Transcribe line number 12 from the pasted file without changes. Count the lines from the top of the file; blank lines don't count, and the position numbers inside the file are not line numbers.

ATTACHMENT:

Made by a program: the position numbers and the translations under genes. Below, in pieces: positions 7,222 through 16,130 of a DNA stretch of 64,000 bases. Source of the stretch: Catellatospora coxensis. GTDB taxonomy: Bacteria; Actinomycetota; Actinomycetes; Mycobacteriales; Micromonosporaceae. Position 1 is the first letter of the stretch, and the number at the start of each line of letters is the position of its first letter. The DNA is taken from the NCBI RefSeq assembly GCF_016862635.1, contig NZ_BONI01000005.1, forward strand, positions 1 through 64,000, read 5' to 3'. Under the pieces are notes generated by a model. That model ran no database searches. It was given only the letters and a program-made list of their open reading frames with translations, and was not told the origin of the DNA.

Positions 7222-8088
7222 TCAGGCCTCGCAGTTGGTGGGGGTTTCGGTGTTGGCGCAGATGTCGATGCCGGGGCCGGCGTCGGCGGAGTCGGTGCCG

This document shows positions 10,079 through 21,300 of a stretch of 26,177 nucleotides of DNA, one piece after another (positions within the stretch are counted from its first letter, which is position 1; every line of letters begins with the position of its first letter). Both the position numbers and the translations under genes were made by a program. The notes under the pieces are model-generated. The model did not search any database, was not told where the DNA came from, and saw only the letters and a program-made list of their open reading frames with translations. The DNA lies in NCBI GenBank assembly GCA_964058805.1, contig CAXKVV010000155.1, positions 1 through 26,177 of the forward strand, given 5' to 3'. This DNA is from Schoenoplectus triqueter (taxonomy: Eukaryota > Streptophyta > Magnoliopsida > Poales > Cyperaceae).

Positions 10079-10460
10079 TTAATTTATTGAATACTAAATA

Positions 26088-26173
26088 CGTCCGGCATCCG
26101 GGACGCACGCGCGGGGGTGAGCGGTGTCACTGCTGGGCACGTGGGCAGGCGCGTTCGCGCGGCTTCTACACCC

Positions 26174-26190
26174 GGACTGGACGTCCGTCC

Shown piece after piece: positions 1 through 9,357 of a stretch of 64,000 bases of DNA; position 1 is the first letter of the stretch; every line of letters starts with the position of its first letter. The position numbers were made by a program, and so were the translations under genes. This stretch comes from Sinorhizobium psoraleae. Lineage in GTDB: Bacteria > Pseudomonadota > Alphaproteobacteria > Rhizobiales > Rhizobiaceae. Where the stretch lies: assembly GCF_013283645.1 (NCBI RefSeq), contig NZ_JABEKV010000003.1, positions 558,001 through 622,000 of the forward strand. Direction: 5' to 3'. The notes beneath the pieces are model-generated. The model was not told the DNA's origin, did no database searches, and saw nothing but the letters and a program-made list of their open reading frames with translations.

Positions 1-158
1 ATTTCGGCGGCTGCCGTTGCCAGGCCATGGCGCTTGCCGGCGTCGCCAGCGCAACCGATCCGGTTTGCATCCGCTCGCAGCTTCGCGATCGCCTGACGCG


Shown piece after piece: positions 1 through 9,357 of a stretch of 64,000 bases of DNA; position 1 is the first letter of the stretch; every line of letters starts with the position of its first letter. The position numbers were made by a program, and so were the translations under genes. This stretch comes from Sinorhizobium psoraleae. Lineage in GTDB: Bacteria > Pseudomonadota > Alphaproteobacteria > Rhizobiales > Rhizobiaceae. Where the stretch lies: assembly GCF_013283645.1 (NCBI RefSeq), contig NZ_JABEKV010000003.1, positions 558,001 through 622,000 of the forward strand. Direction: 5' to 3'. The notes beneath the pieces are model-generated. The model was not told the DNA's origin, did no database searches, and saw nothing but the letters and a program-made list of their open reading frames with translations.